China Returns U.S. Drone Seized in South China Sea

U.S. destroyer South China Sea
A U.S. destroyer operates in the South China Sea as part of the Bonhomme Richard Expeditionary Strike Group (ESG) in the South China Sea on October 13. China has returned a U.S. drone seized in the disputed region. Courtesy Diana Quinlan/U.S. Navy/Handout via Reuters

China has returned a U.S. submarine drone that it seized in the disputed South China Sea, according to a statement from the Chinese defense ministry.

A Chinese naval vessel seized the unmanned underwater vehicle (UUV) on Thursday about 50 nautical miles northwest of Subic Bay, in a part of the sea that is administered by the Philippines.

The Pentagon said the drone was operating lawfully in international waters and was clearly marked as U.S. property, and U.S. President-elect Donald Trump accused China on Saturday of "stealing" the drone. Beijing said that it had taken the drone to examine it, believing that it may have posed a threat to passing vessels and said that Washington had "hyped up" the incident.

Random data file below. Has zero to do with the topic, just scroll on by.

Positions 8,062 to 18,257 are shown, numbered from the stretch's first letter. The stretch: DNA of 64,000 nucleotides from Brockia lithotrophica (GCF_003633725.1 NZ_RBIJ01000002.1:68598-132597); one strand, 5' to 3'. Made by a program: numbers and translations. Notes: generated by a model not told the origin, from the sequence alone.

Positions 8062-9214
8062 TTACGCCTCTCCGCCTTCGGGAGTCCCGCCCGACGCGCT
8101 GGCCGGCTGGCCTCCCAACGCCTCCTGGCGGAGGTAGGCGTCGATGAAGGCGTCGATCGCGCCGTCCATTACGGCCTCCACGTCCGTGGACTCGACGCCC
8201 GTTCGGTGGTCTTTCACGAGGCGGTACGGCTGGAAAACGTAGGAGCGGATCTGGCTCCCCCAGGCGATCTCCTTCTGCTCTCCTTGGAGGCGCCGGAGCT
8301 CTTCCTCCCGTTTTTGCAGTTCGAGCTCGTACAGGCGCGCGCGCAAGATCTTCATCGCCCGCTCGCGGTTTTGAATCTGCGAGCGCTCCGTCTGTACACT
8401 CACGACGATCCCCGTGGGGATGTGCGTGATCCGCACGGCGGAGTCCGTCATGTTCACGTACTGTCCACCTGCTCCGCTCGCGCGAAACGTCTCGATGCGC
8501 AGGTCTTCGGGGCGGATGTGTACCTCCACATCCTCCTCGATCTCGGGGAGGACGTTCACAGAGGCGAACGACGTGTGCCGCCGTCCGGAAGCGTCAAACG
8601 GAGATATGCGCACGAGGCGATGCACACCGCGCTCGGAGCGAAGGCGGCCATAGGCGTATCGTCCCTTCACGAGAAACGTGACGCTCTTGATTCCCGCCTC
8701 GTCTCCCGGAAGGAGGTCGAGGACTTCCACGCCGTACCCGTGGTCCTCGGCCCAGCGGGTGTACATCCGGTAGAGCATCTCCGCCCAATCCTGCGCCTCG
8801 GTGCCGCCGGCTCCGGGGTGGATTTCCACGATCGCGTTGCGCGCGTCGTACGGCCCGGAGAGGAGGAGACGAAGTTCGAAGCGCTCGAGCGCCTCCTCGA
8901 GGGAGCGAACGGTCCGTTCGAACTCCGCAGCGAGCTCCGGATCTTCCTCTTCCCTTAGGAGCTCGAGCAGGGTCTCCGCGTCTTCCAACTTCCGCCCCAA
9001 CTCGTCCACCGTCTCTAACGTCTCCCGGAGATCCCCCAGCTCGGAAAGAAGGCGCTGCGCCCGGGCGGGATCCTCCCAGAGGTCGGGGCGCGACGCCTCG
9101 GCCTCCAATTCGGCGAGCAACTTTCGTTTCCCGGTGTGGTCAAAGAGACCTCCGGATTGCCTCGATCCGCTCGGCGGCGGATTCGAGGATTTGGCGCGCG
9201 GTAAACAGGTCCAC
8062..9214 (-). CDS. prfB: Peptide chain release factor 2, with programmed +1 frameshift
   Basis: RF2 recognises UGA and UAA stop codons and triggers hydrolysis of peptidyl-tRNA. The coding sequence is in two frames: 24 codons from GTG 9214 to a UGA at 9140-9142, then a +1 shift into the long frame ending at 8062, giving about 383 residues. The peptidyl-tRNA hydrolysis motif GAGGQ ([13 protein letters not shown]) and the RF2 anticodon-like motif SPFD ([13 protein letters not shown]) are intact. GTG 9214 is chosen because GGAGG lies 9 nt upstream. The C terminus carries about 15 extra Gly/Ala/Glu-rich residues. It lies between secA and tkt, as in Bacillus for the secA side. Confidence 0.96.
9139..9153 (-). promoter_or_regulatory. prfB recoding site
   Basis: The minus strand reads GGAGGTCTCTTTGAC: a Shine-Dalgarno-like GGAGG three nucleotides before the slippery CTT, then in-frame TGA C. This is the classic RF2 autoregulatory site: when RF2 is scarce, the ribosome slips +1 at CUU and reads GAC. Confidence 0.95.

The defense ministry statement said that after "friendly consultations," the UUV had been handed over around midday local time on Tuesday.

The South China Sea is a contested region, with China claiming territorial rights over most of the sea but other smaller countries—including Vietnam, the Philippines, Malaysia, Brunei and Taiwan—all having competing claims.

The United States said that it would continue to "fly, sail, and operate in the South China Sea" where permitted by international law.

The incident may provide a preview of how China-U.S. relations will progress once Trump takes office on January 20. Trump has adopted a more aggressive tone towards Beijing, accusing China of building a "massive military complex" in the South China Sea and of purposefully devaluing its currency, making it harder for U.S. companies to compete with Chinese manufacturers.

The U.S. president-elect also accepted a call from Taiwanese President Tsai Ing-wen, the first of its kind in over 40 years. Beijing considers Taiwan to be a rogue breakaway province and the Chinese Foreign Ministry said it had lodged "stern representations" with the United States over the call.